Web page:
When I was unemployed or employed in unsatisfying places, I remember well that it was that dark-of-the-night anxiety in which the worst thoughts came to me:

  • I’ll never get another job,
  • Maybe this is the best I can do,
  • Why did I ever think I could do better?
  • Some people get all the breaks (and I’m not one of them).

And I certainly didn’t have a career counselor, nor did I even know one.

Today, I am that career counselor.  And now my anxiety might be more about getting ready to speak at a conference, unfinished business with a client, or just plain worry about a friend or relative. I find solace in revisiting my former worries and answering them from today’s perspective:

  • I’ll never get another job, but I don’t really need one.  I can shape this one.
  • Maybe this is the best I can do. ARE YOU KIDDING?
  • Why did I ever think I could do better? Some long-buried source of confidence has always existed in me, and now I can tap into it.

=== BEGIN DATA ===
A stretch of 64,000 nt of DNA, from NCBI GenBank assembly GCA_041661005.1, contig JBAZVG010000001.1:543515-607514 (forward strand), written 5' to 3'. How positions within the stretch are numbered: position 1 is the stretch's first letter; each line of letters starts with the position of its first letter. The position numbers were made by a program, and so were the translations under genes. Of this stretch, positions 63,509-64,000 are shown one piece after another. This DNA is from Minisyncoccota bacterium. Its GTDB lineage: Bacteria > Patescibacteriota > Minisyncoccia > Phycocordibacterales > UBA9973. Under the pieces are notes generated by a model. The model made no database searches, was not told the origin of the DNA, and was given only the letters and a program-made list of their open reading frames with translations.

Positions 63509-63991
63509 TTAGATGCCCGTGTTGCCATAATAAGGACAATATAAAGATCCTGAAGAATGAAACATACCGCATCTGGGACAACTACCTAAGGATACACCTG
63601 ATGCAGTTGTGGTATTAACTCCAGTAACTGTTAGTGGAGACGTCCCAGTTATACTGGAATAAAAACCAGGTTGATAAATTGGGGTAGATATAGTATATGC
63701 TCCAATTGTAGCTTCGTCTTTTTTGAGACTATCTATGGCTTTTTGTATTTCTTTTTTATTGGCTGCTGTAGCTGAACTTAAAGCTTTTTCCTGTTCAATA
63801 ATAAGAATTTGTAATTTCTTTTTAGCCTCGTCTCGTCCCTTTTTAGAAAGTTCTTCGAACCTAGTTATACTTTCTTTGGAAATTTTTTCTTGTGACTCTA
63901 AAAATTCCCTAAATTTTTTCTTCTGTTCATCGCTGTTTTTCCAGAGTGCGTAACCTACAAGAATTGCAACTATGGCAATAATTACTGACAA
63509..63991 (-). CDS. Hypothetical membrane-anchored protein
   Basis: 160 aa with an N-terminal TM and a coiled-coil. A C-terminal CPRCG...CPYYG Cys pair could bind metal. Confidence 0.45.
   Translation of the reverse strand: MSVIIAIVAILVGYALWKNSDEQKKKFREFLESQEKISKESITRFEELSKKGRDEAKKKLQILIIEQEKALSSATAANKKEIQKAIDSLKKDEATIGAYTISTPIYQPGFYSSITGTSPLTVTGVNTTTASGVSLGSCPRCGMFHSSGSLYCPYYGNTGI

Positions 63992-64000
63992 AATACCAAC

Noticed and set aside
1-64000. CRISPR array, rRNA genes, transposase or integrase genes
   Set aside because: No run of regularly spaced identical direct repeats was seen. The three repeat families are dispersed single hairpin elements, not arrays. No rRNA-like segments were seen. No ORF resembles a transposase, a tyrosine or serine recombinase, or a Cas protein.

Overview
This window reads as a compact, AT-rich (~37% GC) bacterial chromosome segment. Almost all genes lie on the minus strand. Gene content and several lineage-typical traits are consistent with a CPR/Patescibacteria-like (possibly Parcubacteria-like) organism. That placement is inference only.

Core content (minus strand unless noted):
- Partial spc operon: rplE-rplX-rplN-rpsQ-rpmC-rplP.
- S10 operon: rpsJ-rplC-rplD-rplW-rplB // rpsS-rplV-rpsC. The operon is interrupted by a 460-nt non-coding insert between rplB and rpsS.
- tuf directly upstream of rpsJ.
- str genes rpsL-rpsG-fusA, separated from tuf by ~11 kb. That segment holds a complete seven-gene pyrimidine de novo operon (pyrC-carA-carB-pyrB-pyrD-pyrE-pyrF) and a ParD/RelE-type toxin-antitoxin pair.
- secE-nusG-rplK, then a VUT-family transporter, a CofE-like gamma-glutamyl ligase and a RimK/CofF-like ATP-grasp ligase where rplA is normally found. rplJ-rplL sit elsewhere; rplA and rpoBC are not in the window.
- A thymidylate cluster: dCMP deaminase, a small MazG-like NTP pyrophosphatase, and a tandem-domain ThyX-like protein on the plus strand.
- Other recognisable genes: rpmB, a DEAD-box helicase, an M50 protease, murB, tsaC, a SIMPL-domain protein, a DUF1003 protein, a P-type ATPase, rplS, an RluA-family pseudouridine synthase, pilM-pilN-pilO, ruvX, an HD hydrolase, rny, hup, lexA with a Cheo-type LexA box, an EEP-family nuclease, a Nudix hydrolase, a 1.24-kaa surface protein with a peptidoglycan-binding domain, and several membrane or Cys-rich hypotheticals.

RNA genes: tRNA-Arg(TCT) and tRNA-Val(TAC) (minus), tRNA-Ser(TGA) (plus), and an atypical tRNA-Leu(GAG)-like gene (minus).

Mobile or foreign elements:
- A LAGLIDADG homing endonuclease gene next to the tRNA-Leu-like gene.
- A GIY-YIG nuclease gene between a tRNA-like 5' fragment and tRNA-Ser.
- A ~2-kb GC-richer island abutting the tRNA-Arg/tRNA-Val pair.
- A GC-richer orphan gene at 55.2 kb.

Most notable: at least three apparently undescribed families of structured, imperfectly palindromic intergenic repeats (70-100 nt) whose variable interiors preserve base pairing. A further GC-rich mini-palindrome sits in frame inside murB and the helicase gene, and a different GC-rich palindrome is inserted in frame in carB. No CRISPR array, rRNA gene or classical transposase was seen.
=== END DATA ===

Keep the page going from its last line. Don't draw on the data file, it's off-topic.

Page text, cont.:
• Some people get all the breaks (and I’m not one of them). Okay, I need to get out there and create my own good luck.

What keeps you up at night?  How has that answer changed in a decade or so?

Hola and Greetings!

February 22, 2011

Today I am proud to announce that I am connected to two blogs that my readers may find interesting – Francisco Acosta’s career blogs in Spanish and English

.  He tells me his readers are in numerous countries.  I am honored to be part of this project.  My Spanish is pretty much limited to hola and feliz navidad, but my welcome is sincere.